'Xenoblade Chronicles X', Battle Trailer

It's not alone in being slightly tarnished by them, but Xenoblade Chronicles X is plagued by fetch quests. They're the crux of both certain main missions and optional extras. At one point, I was tasked with finding three squashes in the middle of a desert continent—and this was somehow going to help me get a license piloting a Skell, one of the gigantic mechs you may have seen on the game's artwork (and that you see crash inside the first hour of the story). I spent four hours looking for those fucking things. There are also affinity missions, focusing on character relations, and these are dominated by fetch quests. It's backwards design, really, which a company like Monolith should be stepping away from after so many years in the business.

But when you do get yourself a Skell, it's a huge turning point for XCX. Not only does your means of traversing the world suddenly become a lot faster, but Mira becomes even bigger. Once the Skell is flight-ready, vertical exploration is possible, and you can visit places you could never reach while on foot. The Skells also change up combat—you're free to customize what skills you take into battle by buying them, making any previous character progression almost completely moot. By the end of the game what skills you're using on your Skell matter much more than what class you are.

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Before then, combat is served in the same vein as an MMO, using cooldown-based action combined with a party-encompassing combo system, and it all works pretty well once you're used to not needing to actively trigger every single attack. Instead, you simply move to a new technique, and the game takes over. The classes you can choose from to build your party are all pretty standard—some focus on buffs, others are tanks, and certain allies are really just there to provide support. Your individual character progression looks a little bit different. You're able to level up each skill you use in battle and move up to a more advanced class, upgrading abilities and gear as you go along. Generally, there's enough going on in combat situations to keep you on your toes.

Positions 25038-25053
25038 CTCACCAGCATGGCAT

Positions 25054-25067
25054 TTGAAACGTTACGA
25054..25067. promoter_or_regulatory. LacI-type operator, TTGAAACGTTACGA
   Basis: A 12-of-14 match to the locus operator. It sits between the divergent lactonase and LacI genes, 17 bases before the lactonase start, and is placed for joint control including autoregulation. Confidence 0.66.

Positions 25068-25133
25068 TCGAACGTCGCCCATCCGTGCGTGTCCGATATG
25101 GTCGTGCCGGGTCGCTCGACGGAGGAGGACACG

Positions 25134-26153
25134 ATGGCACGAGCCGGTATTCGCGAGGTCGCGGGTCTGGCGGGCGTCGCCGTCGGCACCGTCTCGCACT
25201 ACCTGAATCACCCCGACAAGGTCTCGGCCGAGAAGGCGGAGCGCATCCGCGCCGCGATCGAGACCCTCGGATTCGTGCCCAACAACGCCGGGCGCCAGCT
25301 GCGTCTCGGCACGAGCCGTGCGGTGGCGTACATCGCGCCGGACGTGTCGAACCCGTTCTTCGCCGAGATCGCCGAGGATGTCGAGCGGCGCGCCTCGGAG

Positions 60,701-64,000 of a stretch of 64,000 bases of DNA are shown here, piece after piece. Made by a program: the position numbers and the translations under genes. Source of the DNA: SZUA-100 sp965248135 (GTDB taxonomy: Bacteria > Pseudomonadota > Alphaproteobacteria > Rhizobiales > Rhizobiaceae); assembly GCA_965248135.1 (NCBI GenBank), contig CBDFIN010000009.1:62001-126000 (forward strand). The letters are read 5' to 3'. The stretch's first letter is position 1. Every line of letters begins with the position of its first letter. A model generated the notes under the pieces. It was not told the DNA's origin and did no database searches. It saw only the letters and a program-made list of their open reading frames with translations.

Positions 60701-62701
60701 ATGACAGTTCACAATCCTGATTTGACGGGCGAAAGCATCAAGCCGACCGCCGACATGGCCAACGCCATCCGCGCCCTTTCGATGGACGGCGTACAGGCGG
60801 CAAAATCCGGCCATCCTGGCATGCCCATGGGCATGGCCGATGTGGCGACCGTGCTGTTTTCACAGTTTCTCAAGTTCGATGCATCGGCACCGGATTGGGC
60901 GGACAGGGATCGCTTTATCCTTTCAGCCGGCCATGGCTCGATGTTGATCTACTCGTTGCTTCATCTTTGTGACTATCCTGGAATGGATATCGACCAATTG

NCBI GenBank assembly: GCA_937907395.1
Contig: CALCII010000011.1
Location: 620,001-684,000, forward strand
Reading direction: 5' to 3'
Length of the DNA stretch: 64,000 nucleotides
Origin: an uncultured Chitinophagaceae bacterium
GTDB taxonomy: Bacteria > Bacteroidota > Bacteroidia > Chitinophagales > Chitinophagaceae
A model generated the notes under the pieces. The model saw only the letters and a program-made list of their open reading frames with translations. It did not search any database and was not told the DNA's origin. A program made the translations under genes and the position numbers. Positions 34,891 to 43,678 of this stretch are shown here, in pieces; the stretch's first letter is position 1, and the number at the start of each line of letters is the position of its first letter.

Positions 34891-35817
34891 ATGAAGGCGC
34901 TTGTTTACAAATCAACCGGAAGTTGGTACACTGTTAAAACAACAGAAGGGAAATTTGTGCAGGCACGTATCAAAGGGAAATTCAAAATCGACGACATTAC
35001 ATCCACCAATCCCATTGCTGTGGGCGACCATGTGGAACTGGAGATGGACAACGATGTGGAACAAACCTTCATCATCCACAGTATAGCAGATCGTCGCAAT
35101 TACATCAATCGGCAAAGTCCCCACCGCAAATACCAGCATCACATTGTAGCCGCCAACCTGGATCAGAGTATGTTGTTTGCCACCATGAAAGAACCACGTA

XCX is built upon a multitude of connected mechanics, from registering to a faction to maintaining arms manufacturers who you can fund by giving them your stock of the game's mineable currency, Miranium. These are almost completely unexplained in the game, though. I had to read the manual more than a few times just to get my head around everything—and when was the last time any of us had to read the manual?

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While these obtuse systems are interlinked, the game's reliance upon them—and their somewhat muddled presentation, especially if you're coming cold to this series—leaves XCX at risk of crumbling under its own weight. Character progression doesn't work as it does in other (J)RPGs, and it can take a while for a really satisfying gameplay loop to emerge, one of risk set against reward, exploration against discovery. That will click, if you're willing to exercise a little patience, but I won't be surprised to read stories of players giving up on this game after a handful of confused hours. Personally, the simple fact that XCX is unlike anything else out there, regardless of genre, makes it a worthwhile time sink—the visuals are consistently impressive, and Hiroyuki Sawano's eclectic (to say the least) soundtrack is practically a character of its own. Persist with XCX and uniquely camp and pulpy vibes settle in, something I don't think exists in any other game released this year. Or last, or the one before that, and so on.

Console JRPGs have been stagnating for a while, so a firm shakeup like the one XCX delivers is more than welcome. It commands a huge time investment from the player, but unravelling the complexity of its world and ecology is almost endlessly entertaining. Its shortcomings can't be ignored, but the sheer scope of XCX, paired with its singular personality, qualifies this as a release that Wii U owners should take a chance on. After all, what other enormous open worlds does the console have on its side right now? And even if Zelda was out, you're never going to see Link zip around in one of these.

Xenoblade Chronicles X is released on December 4 in the UK and North America, a day later in Australia, and is exclusive to the Wii U. Japanese readers will already be familiar with the game—it came out there back in April.